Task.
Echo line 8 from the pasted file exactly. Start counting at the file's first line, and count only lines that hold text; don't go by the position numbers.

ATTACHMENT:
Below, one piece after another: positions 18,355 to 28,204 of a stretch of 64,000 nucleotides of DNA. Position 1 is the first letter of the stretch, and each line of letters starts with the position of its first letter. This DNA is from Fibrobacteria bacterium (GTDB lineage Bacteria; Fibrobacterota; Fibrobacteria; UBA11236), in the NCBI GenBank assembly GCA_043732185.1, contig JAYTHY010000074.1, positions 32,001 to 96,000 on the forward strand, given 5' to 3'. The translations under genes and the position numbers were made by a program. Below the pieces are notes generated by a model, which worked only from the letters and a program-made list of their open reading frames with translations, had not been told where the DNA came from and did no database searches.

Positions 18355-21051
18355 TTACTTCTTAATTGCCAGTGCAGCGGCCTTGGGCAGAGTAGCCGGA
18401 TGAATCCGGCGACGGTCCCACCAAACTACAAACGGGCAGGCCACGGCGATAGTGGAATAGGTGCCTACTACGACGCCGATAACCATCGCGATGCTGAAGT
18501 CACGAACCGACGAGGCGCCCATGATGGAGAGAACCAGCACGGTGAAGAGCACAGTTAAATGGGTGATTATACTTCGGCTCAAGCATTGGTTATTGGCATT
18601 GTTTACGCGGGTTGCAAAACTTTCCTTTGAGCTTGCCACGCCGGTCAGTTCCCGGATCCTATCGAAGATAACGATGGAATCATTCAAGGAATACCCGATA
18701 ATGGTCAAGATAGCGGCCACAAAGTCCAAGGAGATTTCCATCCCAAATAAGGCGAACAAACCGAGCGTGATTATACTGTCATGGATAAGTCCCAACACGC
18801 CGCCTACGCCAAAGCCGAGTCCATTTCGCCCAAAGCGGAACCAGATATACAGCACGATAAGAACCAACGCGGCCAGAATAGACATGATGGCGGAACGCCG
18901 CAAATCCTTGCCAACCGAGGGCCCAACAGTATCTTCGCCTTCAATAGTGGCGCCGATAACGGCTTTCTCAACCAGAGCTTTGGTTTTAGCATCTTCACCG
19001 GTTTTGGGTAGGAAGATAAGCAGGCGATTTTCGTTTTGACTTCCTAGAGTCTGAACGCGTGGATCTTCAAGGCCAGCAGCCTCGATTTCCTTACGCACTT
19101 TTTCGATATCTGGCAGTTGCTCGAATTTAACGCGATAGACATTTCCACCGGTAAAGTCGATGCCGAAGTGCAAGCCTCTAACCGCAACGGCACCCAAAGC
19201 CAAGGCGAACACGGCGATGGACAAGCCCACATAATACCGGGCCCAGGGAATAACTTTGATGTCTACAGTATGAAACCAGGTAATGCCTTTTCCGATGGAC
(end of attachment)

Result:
18801 CGCCTACGCCAAAGCCGAGTCCATTTCGCCCAAAGCGGAACCAGATATACAGCACGATAAGAACCAACGCGGCCAGAATAGACATGATGGCGGAACGCCG